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For you and your family
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Forms and Instructions

Individual Tax Return
Instructions for Form 1040
Request for Taxpayer Identification Number (TIN) and Certification
Request for Transcript of Tax Return

 

Employee's Withholding Allowance Certificate
Employer's Quarterly Federal Tax Return
Employers engaged in a trade or business who pay compensation
Installment Agreement Request

Popular For Tax Pros

Amend/Fix Return
Apply for Power of Attorney
Apply for an ITIN
Rules Governing Practice before IRS

Understanding your CP23 Notice

We changed your return because we found a difference between the amount of estimated tax payments on your tax return and the amount we posted to your account. You have a balance due because of these changes. The notice may also cover other changes we made while processing your return.


What you need to do

  • Read your notice carefully. It will explain how much money you owe on your taxes.
    • Compare the payments on the notice to your records:
      • Verify we listed all your estimated tax payments.
      • Check the payments we applied (if any) from the prior year.
  • If you agree with the changes we made,
    • Pay the amount owed by the date on the notice.
    • You may do this online at IRS.gov. Select the Payments tab from the menu.
    • Establish a Payment Plan or Installment Agreement if you can't pay the full amount you owe.
    • You may do this using the Online Payment Agreement tool, or by contacting us at the  number on the notice.
    • Correct the copy of your tax return that you kept for your records. Don’t send your copy to us.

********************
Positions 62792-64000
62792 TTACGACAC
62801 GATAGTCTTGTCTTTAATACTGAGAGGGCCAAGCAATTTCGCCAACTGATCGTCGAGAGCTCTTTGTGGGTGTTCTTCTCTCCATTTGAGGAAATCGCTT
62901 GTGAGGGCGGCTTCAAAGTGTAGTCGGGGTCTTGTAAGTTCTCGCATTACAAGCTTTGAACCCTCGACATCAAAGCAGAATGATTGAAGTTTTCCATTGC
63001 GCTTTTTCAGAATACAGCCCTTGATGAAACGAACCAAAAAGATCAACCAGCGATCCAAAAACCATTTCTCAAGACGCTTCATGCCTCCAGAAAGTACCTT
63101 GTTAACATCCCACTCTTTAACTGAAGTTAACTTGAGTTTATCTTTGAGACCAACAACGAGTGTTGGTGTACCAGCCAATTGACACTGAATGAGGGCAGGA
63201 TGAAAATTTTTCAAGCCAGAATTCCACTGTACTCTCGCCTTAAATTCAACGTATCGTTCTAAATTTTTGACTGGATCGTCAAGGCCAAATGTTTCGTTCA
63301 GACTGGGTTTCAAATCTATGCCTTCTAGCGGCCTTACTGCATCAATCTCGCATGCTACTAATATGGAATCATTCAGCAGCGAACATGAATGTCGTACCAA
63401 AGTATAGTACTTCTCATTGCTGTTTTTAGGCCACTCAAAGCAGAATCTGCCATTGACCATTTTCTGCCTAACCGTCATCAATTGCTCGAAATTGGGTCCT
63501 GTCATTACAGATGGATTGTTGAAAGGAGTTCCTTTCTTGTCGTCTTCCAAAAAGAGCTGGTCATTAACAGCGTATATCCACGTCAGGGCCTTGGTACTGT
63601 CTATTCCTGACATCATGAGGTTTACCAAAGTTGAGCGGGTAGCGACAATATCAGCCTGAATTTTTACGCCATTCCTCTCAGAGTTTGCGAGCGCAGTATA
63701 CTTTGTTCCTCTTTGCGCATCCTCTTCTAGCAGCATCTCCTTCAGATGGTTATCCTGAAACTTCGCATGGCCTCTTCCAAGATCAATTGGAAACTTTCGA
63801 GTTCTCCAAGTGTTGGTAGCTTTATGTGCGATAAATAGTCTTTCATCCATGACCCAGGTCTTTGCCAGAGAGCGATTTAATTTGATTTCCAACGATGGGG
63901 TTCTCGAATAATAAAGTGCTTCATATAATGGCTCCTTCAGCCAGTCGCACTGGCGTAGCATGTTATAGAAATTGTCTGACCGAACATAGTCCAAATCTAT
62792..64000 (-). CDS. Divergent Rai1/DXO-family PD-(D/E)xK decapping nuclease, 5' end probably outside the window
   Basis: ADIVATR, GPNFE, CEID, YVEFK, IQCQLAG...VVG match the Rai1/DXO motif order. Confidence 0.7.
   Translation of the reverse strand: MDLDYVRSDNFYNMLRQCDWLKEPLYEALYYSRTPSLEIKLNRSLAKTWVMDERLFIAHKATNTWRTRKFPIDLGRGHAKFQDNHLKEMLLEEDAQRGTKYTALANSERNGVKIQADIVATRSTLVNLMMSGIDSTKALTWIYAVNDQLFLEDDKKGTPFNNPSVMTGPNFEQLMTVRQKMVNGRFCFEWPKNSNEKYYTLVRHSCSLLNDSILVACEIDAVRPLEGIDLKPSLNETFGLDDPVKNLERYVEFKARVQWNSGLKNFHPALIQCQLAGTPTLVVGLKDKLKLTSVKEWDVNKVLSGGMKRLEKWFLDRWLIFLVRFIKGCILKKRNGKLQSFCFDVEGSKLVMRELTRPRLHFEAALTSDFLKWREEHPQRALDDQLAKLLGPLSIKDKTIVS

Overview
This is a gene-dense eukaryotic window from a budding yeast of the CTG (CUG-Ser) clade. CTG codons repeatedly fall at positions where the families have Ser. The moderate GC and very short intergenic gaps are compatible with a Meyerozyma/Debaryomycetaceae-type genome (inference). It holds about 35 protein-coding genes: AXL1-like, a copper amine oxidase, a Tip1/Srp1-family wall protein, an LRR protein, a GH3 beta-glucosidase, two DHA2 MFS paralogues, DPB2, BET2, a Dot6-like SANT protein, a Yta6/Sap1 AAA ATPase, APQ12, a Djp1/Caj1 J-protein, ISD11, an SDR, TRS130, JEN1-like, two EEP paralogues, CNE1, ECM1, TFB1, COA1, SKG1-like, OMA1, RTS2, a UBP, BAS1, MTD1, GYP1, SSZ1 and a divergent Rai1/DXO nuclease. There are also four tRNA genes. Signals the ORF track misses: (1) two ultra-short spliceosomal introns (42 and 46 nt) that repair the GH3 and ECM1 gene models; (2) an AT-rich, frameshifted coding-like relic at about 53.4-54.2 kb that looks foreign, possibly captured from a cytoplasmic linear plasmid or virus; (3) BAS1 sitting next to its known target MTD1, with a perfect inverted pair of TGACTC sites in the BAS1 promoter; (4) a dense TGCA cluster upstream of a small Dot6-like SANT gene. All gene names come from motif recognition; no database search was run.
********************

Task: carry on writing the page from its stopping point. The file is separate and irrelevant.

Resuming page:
• If you don’t agree, contact us within 60 days from the date of your notice and see “Answers to Common Questions” below.
    • By telephone: Call us at the toll-free number shown on your notice. Calling us is the fastest way to resolve many errors. Some cases require additional information that you may provide verbally. If we need a copy of a cancelled check or other documentation, you can fax it to us while on the telephone. Either way we may be able to correct your account immediately.
    • By mail: Please include a copy of the notice along with your correspondence or documentation, and allow 30-60 or more days for a resolution.

Answers to common questions

I don’t pay estimated taxes. Why did I get this notice?
The most common cause is an incorrect entry on the estimated tax line of the tax return. If this happened, call at the number on your notice.

What should I do if I find you misapplied a payment or haven't credited a payment that I made?
Call us at the number on your notice. Have a copy of your tax return and documentation (such as cancelled checks or amended return) ready when you call. We'll discuss the issue with you and give you further instructions.

What is an estimated tax penalty?
We may assess an estimated tax penalty if you didn’t pay enough tax throughout the year, either through withholding or by making estimated tax payments. See our Estimated Taxes page, or Tax Topic 306 - Penalty for Underpayment of Estimated Tax.

How do I adjust my estimated tax payments?
Complete a Form 1040-ES, Estimated Tax for Individuals (PDF). See Publication 505, Tax Withholding and Estimated Tax (PDF) for more information.

Do I receive a penalty if I cannot pay the full amount?
Yes. You will usually receive a late payment penalty. If we adjust your account (such as fixing a misapplied payment), the late payment penalty and interest will adjust automatically. For additional help, see Penalty Relief.

Do I have to pay interest on the amount I owe?
To avoid interest charges, pay the amount owed by the due date on the payment coupon. We can't reduce interest for reasonable cause or first-time relief. We're required by law to charge interest, and it will continue until your account is fully paid. However, if we reduce your tax or penalty, the interest will automatically be reduced.


Tips for next year

Consider filing your taxes electronically. Filing online can help you avoid mistakes and find credits and deductions that you may qualify for. In many cases you can file for free. Learn more about e-file.

To help avoid the same issue next year, correct the copy of this year’s tax return that you kept for your records. If you use a tax preparer, also have them correct their copy.

Before filing your return, you can verify the estimated tax payments applied to the year by viewing your tax account.